Got more info on pc cords and DSLR use?

Discussion in 'Lighting Equipment' started by melissa_eiselein, Aug 29, 2004.

  1. Hytham Saati's Aug. 28 post mentioned the chance of frying the
    circuitry of a digital SLR such as the 10D when using a PC cord. It
    got me worried, so I went on a search--and came up with

    I either got a ton of irrelevant posts, or when I used the
    keywords "digital pc cord fry" (or frying) I came up empty...which
    seemed odd because they were in Hytham's post. I guess it takes
    awhile for Google to catch up. Grrrrrr...

    Anyway, I'm not quite sure what a pc cord is but I'm guessing that I
    own one. My Alien Bees came with a "sync" cord that plugs into the
    unit using a small male plug. The other end has a plug that is a
    male inside a sheath of metal, making it almost appear that it's
    both male and female. (sorry, I'm not doing very well at explaining

    My other "connecting" cords are your basic Canon hot-shoe extension
    cords such as the Canon Connecting Cord 60 (2-footer) and 300 (9.8-
    footer). These have little plug ends with six tiny holes that match
    the plugs in Canon's hot shoe adapter and Canon TTL distributor.

    Can anyone tell me if either of these types of cords are the deadly
    PC cords? And if they are, what precautions I need to follow to
    safely use them with my 10D. Or, are they not recommended for use
    with a digital SLR at all?

    BTW...Pocket Wizards would be nice, but I'm no longer in a financial
    position where I can purchase additional photography equipment. Now,
    I've pretty much got to make due with what I have or I need to sell
    what won't work to fund something that will.
  2. The 'Deadly PC cords' are the synch cords that go between your studio strobes and your camera.

    They are not deadly as such, the deadly bit is the voltage running through them from the strobe unit, which can be very high. This can be a problem with some modern cameras, and especially Canon, which can be damaged by trigger voltages greater than 5v.

    If the voltage is high enough it can 'fry' the electronics immediately - and if it doesn't, it can cause the damage over a period of time, because the damage is cumulative.

    The safe alternatives, which were discussed in a recent Weekly Lighting Theme, are:

    'Safesync' - a voltage limiter that fits between the camera and the synch cord

    Radio triggering, such as Pocketwizards or Pulsars, which use a radio transmitter to send a signal to a receiver. The receiver triggers the flash

    Infra red triggering, similar to above but using an infra-red transmission

    Infra red triggering, similar to above but without using a receiver, they send their signal to the flash sensor fitted to/in the flash head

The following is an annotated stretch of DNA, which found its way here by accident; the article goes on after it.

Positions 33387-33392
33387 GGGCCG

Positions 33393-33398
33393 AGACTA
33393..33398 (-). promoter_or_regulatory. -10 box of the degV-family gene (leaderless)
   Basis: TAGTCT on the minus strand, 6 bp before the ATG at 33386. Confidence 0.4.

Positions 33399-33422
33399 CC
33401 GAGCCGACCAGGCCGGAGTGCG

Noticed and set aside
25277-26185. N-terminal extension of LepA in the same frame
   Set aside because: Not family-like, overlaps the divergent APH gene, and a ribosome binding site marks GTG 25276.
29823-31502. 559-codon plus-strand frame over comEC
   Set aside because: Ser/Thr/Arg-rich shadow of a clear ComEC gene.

Small portable flashgun, preferably covered with a deep red gel and pointed at the ceiling to avoid affecting the shot. Works the same way as above.

    Hope this helps
  3. Here is the Wein Safe-Sync Hot Shoe Mounted High Voltage Sync Regulator that will protect your DSLRs from the unlikely event of being fried by studio strobes:
  4. Thanks guys. That means it's my AB800s that I need to worry about.

    I can probably turn down my 550ex and cover it with a small piece of red gel and use my ABs in slave mode. If that doesn't work out, I'll look into a safesync. (I'd read about it in posts but never knew what it was) Maybe I'll be able to get a set of Pocket Wizards with my next year's income tax refund.

    At least I know that I can use my off shoe cords without any problem.

    Thanks again for the quick replies.
  5. I just found good news, for me at least, on the Alien Bees site:

    "AlienBees Flash Units use a low sync voltage (approximately 5 volts) which is safe for use with any camera having a hot shoe or pc sync connector."
  6. Yup! Sorry I didn't see this sooner!

    In true geekster form, I checked the voltage coming out of my brand new AB800's and if it makes you feel any better, I can verify that the voltage is below 6v. As a matter of fact, both of my lights tested at 4.5v.

    I've got one light connected to my Digital Rebel through a generic (not-safe-sync) hotshoe adapter and have had no problems.

  7. Hi Melissa, The 10D and "The Bee(s)" get along fine with a standard PC synch cord. I must've shot a bazillion flashes with no problems. Well, other than tripping over the &#^@ cord all the time. ;-)
  8. This is a very useful site that was mentioned in some post long time ago:
    FYI, I searched for "strobe voltage chart digital damage" in and it came right away.
  9. Melissa, I primarily use Pocket Wizards, though my studio strobes have a sync voltage of less than 6v. However, for DSLRs, I'm shooting D100s, which don't have PC outlets.

    If you are using lower voltage strobes and don't need the safe-sync protection, but do need a hot shoe to PC adapter, the Nikon AS-15 adapters are only $19:

Share This Page